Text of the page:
1) Chance aversion and worry—Over and over once more we see organizations capable of producing significant bets (i.e. organizations with major balance sheets) quit brief of employing individuals big bets simply because of endemic threat-aversion and worry of the unfamiliar. We speak a large amount about benefit-primarily based care, emerging tech, and startups intent on disrupting the business, but the truth is that if the 800-pound gorillas in healthcare are not inclined to experiment, try out out news things—and, sure, fail—then what hope is there for other organizations with considerably less potential to weather setbacks?

2) Gradual-strolling progress. For yrs, lots of people—including myself—speculated that electronic wellbeing would grow to be a dominant method of healthcare supply. But it didn’t. Until finally the Covid-19 pandemic arrived alongside and, within a subject of months, (and in some cases, times), we vastly accelerated the speed of adoption of telemedicine and telehealth. 

What stopped health care procedures and health programs from adapting digital well being tools quicker? In lots of scenarios, it was the mistaken perception that the tempo of change in health care has to be slow. At times leaders assume individuals won’t adapt perfectly to modify. Other times, they feel clinicians and other providers can’t implement huge changes quickly. But as we figured out from the swift development of telemedicine all through the peak of the COVID-19 pandemic, sufferers and clinicians alike can adapt speedily. So instead of placing every single superior concept by way of an unlimited barrage of pilots and studies, let’s rather put them into adoption appropriate away and

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How to Change up Your Workout Routine for Fall

Even if you’re not shuttling kids back to school or in a climate where autumn brings changing leaves and dropping temperatures, there tends to be a shift in our schedules and moods that comes with the start of fall, says Minneapolis-based Lindsay Ogden, a National Academy of Sports Medicine–certified personal trainer and the digital manager for content and coaching at for Life Time, a national fitness company that runs gyms and corporate wellness programs.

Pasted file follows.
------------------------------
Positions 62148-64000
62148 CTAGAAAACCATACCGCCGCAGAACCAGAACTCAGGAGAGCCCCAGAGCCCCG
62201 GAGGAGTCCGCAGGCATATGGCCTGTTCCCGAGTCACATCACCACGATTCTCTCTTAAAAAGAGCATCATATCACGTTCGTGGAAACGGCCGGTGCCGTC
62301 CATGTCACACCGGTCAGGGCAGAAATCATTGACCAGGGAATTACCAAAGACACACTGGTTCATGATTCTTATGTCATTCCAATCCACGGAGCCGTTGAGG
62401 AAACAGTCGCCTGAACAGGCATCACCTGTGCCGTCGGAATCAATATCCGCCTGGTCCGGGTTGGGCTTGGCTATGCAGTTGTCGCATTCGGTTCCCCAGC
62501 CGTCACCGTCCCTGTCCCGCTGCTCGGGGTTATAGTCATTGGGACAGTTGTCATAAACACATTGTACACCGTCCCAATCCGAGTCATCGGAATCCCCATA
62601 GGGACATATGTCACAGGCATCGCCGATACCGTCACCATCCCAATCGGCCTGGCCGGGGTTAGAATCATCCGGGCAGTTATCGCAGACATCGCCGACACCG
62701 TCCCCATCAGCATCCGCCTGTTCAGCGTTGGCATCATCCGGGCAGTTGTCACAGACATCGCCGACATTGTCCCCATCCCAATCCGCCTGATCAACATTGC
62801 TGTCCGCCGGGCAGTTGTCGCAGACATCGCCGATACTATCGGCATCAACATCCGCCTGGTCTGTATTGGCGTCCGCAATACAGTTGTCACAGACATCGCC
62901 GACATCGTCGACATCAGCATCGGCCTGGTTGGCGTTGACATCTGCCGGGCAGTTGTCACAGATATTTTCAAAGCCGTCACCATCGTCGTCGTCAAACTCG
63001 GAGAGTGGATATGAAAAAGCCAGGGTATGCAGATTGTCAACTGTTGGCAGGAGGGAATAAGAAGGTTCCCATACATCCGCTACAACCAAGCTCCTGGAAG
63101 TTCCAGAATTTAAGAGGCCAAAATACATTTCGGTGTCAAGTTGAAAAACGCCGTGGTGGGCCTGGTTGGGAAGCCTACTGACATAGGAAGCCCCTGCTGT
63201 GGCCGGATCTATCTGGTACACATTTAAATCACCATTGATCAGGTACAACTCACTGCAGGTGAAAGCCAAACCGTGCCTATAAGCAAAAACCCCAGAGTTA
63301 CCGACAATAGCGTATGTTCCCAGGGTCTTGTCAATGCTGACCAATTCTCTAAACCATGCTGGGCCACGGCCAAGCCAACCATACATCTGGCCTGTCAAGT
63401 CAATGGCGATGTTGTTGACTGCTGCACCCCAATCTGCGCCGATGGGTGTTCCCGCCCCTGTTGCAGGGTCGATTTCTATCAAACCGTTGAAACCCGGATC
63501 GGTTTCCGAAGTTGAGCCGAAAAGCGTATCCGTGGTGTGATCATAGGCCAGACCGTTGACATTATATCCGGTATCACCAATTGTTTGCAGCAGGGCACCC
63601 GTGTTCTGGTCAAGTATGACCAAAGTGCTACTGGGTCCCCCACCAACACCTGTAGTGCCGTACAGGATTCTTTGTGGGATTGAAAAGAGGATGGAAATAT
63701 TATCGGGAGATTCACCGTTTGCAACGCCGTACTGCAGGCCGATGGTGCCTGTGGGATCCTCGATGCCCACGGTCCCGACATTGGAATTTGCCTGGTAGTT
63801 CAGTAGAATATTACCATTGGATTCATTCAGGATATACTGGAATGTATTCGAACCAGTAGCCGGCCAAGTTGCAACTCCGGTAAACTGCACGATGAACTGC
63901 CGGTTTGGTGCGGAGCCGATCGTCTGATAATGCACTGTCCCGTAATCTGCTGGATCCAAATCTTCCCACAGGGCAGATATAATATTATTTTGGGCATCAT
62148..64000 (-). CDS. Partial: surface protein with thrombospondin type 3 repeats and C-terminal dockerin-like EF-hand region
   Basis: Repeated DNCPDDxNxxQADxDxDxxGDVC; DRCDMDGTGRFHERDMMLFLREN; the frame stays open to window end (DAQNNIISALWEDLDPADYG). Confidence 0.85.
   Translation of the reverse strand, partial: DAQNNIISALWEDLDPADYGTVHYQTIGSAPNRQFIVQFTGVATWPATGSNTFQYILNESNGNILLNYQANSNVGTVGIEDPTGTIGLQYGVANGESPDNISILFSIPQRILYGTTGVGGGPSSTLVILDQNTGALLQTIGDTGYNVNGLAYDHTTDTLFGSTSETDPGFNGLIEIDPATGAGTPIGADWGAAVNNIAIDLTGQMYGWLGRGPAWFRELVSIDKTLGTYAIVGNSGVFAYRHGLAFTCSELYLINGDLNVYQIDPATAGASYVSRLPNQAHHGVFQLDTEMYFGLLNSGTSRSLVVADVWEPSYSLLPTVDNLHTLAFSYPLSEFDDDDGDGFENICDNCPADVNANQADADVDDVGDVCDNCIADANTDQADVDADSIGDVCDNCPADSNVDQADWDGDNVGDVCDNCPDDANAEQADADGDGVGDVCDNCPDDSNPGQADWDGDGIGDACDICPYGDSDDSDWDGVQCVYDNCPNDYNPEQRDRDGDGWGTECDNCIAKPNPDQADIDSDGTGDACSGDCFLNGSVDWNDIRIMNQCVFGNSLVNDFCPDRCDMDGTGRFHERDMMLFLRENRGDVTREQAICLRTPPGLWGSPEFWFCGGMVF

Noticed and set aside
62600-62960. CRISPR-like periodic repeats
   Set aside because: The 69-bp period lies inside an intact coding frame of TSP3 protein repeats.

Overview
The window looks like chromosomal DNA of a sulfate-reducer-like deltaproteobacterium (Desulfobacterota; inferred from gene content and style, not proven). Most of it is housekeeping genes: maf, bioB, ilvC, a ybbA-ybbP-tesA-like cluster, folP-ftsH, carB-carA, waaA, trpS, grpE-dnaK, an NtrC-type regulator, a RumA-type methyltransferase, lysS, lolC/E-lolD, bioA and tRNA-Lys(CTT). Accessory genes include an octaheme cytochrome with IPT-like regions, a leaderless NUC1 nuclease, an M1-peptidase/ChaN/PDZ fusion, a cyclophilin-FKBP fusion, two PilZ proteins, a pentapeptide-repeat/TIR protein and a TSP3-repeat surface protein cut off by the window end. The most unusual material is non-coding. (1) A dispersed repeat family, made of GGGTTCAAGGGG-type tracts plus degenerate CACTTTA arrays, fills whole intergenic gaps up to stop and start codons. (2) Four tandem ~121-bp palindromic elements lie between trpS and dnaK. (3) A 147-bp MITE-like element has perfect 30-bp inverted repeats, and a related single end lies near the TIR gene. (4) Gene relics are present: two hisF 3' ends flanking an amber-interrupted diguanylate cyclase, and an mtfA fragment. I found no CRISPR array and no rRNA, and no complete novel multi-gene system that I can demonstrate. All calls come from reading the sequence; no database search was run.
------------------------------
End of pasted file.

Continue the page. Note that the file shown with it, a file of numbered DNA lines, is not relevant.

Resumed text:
Fewer hours of daylight might find you spending less time outdoors, especially in the evenings or early morning hours. You might find yourself less motivated to stick with an outdoor workout, particularly if you had been exercising at one of these times, Ogden says. “Maybe it’s now dark when you get up.”

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Some people find themselves more energized to work out at new times throughout the day, she says. Or you might find yourself craving new ways to work out altogether. That “fresh start” feeling that comes with trying new activities can be really motivating, says Ogden.

The novelty can make it playful and fun — and something you look forward to rather than something you feel like you have to slog through.

Here are a few ideas of activities to try that can help you fit in lots of movement and embrace the change of season:

1. Apple Picking

Fall offers lots of outdoor activities to help you get a few extra steps in, from apple picking to navigating a corn maze to hiking or cycling.

Activities like these can up overall activity throughout the day and offer short bursts of intensity, says Ogden. For example, apple picking requires overhead stretching, as well as twists and forward bends (all good for maintaining mobility). A corn maze might inspire you to sprint through in a race with your friends and family.

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Getting different types of motion than you’d find in the gym can improve fitness overall, Ogden explains, since you’re using multiple muscle groups. Plus, she adds that being outdoors can give you an additional mental health boost.

“Wherever you are, think about ways to enjoy the season and truly embrace it,” Ogden suggests. Enjoying movement will make it feel less like work.

2. Fun Runs

Fall is definitely “fun run” season, says Ogden. For instance, many cities have a turkey trot run either on Thanksgiving or the weekend after. Other fun runs have themes — like a color run, where you jog through clouds of nontoxic colored powders, or a leaf run, where you run through a tree-lined course resplendent in autumn colors — and encourage participants to dress up in costumes or festive attire, Ogden says. Many of these races have a less intimidating 5K or other shorter distance option, or allow you to walk the route. Music, post-event celebrations, and the company of others offer a party-like